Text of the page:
SCA Hoogezand manufactures personal-care products, primarily for the European market. Some of its well-known brands include Tena Lady and Libero Up & Go. The company is part of the SCA Group, a Swedish company with more than 50,000 employees worldwide.
Having already significantly reduced its stock levels, SCA decided to work with Involvation to explore further opportunities. The task was to look at integrally minimising inventory and changeover costs. This was not a unique task as such, but the particular circumstances within the company meant that it was a more complex puzzle. A number of aspects were important for the optimisation process, as follows:
Cycle stock depends on the production frequency; more changeovers mean smaller batches and hence less cycle stock. However, changeovers lead to the loss of more manufacturing capacity, which in turn sets an upper limit for the frequencies. Moreover, the variable changeover costs (primarily material waste) increase too.
When determining the production frequencies, it is not enough to take an item-driven approach because SCA’s product range is subdivided into product ‘families’. A changeover within a product family is much cheaper than one between two different families. Therefore, an advanced algorithm which factors in these asymmetrical interdependencies is used to determine the production frequencies. This can result in a slow mover being manufactured frequently, for instance, because it is part of a fast-moving product family. In that case, the inventory saving outweighs the extra changeover time and associated costs.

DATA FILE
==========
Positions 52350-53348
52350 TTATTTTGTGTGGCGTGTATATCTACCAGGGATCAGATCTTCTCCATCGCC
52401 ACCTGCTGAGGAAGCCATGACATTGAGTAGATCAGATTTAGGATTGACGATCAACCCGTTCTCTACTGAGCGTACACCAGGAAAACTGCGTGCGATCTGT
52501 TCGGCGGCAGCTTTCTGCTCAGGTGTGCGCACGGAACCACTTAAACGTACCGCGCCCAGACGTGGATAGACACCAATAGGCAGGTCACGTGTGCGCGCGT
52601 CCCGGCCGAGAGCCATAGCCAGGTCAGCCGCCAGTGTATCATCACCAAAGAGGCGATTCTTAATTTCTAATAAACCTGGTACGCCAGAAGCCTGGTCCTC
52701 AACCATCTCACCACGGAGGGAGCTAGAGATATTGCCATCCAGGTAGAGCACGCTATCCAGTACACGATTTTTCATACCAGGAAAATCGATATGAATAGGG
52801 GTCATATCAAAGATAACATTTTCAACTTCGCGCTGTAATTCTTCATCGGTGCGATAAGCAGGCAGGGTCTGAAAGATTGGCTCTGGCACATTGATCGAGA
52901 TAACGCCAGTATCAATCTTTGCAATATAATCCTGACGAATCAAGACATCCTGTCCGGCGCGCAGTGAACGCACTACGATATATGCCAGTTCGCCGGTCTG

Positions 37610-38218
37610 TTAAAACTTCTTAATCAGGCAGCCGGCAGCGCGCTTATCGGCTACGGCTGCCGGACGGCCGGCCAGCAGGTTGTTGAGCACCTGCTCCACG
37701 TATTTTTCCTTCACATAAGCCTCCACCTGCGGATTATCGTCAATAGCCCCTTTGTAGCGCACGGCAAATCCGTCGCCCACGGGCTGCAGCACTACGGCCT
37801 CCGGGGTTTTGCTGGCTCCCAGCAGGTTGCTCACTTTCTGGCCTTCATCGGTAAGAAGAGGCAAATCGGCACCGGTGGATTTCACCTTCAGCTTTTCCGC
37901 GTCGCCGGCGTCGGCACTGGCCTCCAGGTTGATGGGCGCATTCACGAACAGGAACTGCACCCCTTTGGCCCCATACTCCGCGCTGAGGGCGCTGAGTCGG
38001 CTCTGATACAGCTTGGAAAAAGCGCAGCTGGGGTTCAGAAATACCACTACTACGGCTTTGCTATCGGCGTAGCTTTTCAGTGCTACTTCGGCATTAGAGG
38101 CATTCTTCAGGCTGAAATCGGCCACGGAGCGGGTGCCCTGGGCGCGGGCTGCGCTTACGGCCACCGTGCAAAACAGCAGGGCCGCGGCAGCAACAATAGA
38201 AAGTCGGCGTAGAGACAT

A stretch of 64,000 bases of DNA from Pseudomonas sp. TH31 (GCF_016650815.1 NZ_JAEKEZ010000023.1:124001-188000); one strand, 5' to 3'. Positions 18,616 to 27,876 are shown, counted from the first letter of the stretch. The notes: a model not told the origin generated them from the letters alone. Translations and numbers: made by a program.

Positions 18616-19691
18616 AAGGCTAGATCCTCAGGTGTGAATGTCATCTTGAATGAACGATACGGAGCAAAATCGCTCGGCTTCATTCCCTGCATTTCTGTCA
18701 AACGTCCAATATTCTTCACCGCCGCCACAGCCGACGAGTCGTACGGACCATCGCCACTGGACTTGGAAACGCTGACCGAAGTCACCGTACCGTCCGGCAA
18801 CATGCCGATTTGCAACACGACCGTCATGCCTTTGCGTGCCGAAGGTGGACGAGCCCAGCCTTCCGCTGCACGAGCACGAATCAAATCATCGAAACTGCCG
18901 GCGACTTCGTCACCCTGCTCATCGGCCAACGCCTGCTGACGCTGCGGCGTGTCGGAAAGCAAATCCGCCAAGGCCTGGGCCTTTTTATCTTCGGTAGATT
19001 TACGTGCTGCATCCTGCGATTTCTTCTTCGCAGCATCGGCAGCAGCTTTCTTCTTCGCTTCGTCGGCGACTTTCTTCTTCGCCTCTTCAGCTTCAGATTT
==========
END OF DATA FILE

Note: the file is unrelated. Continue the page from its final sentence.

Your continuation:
Ultimately, production frequencies and safety stock cannot be optimised independently of one another because the production frequency has an impact on the stock level and hence the service level. Put simply, a low production frequency will result in high cycle stock and less need for safety stock. After all, fluctuations in demand can in that case be partially absorbed by the cycle stock.
With the aid of a simulation model, Involvation optimised SCA’s integral logistics costs and inventory. To achieve optimisation, the model took into account the aspects mentioned above and their interdependencies. The result formed the basis for a rhythm wheel per production line and associated safety stock. Although SCA had already achieved considerable costs savings, this method enabled the company to identify further significant reductions.
Once the manufacturing and planning processes had been carefully modelled, it was a relatively small step to test other hypotheses. The most important examples were as follows:
The forecast methodology that was used by the countries was shown to be heavily biased; it was structurally higher than the actual demand, resulting in the inventory generally being higher than necessary. While this is certainly not unique within the FMCG sector, it is important to reduce the bias.
The effect of lower changeover costs on the inventory level could be determined precisely, which also immediately revealed how much could be spent on an SMED type of project, for instance. It became apparent that it was important to halve the changeover costs in order to make it financially viable to achieve the strategic inventory levels.
It became apparent that rationalising the product range (e.g. by extending the language clusters) had a much greater effect than expected; armed with hard facts and figures, the logistics department can now enter into a constructive discussion with the marketing department.
The matter of whether the current basic form is optimal could hold further potential. Most of the inventory of most products is now held centrally, with only a limited amount of stock held decentrally in the countries. Because there are considerable differences in both the exchangeability of the products between countries and the demand characteristics, it is fair to hypothesise that differentiating the basic form used would lead to a more efficient and easier-to-manage supply chain.